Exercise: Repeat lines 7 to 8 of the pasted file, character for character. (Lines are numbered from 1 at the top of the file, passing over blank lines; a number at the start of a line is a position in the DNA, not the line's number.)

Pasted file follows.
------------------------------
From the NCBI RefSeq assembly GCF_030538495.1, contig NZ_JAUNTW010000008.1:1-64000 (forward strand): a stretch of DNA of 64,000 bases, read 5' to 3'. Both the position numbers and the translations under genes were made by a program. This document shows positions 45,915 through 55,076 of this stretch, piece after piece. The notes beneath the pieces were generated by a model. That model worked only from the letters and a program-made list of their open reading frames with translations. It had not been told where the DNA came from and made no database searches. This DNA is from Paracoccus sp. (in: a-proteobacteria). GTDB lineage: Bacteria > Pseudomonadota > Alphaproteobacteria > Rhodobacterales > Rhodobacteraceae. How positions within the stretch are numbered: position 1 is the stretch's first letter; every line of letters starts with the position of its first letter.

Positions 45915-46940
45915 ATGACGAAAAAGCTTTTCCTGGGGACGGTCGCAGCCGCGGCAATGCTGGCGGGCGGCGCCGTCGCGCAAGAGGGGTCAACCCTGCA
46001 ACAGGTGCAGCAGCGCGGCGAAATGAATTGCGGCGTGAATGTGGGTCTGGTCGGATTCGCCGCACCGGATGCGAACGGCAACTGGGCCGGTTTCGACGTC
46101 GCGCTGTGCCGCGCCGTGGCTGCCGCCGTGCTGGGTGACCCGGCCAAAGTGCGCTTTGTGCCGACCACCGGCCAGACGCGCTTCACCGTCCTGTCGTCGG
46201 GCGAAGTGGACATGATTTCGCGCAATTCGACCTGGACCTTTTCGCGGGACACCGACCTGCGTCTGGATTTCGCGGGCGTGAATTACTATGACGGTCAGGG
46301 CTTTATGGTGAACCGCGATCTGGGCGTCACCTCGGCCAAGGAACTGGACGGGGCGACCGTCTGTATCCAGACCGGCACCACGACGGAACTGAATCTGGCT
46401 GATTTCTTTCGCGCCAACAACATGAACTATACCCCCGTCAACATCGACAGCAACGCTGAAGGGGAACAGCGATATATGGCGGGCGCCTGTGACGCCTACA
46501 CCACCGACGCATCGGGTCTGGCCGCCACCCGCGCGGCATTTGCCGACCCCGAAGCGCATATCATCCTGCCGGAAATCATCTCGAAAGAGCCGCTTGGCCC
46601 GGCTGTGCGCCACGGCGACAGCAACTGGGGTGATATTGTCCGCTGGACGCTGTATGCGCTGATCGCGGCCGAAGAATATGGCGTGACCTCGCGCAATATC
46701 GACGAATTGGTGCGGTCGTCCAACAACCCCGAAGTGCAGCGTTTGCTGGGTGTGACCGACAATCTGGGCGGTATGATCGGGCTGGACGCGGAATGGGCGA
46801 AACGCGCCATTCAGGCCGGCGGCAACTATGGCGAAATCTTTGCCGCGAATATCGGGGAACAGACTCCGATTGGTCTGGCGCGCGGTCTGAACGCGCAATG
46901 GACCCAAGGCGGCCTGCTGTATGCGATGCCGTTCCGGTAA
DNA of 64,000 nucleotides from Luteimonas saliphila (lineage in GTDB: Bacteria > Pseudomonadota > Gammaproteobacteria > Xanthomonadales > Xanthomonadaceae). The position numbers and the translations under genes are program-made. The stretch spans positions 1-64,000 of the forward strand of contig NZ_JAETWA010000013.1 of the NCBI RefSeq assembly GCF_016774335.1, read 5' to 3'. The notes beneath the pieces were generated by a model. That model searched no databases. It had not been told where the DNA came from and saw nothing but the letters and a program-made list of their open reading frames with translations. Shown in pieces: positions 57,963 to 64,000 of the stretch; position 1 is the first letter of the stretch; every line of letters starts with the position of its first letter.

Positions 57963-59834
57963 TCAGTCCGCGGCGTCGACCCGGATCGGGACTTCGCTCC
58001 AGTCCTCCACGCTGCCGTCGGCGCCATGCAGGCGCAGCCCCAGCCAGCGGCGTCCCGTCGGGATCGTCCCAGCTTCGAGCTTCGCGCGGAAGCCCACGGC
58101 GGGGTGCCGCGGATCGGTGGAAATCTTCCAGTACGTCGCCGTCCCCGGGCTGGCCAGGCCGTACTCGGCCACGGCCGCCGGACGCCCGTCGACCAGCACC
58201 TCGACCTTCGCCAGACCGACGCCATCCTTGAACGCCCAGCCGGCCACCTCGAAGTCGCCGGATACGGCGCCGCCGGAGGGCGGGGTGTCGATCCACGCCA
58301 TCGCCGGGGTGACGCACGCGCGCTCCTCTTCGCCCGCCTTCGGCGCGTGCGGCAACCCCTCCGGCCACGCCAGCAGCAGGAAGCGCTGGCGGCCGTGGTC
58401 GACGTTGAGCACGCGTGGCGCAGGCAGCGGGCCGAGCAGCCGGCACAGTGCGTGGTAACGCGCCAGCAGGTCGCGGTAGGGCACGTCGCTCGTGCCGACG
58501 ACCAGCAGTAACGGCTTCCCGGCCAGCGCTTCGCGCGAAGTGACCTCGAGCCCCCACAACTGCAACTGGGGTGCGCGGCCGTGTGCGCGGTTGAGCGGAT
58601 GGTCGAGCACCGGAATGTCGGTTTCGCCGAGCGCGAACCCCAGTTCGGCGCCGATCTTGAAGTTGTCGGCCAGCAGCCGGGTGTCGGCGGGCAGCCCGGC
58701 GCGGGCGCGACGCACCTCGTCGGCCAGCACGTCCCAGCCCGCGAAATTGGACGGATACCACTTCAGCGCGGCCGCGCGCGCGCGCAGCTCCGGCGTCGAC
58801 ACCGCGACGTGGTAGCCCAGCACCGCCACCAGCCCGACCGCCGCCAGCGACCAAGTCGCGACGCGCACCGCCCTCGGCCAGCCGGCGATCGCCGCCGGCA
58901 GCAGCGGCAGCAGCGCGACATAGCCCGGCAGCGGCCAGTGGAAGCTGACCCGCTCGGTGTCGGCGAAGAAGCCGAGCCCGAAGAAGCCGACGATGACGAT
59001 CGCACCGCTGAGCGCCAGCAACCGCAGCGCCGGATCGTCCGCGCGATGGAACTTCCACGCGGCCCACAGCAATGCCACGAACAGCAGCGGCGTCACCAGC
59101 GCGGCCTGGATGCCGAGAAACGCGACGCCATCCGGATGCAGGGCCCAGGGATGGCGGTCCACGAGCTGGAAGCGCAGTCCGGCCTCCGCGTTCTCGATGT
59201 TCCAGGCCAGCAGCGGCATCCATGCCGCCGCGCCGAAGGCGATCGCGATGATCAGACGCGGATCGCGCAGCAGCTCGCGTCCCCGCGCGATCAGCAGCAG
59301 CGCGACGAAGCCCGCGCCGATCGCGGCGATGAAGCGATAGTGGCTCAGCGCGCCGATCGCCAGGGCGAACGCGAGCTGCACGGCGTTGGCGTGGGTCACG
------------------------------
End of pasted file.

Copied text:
46301 CTTTATGGTGAACCGCGATCTGGGCGTCACCTCGGCCAAGGAACTGGACGGGGCGACCGTCTGTATCCAGACCGGCACCACGACGGAACTGAATCTGGCT
46401 GATTTCTTTCGCGCCAACAACATGAACTATACCCCCGTCAACATCGACAGCAACGCTGAAGGGGAACAGCGATATATGGCGGGCGCCTGTGACGCCTACA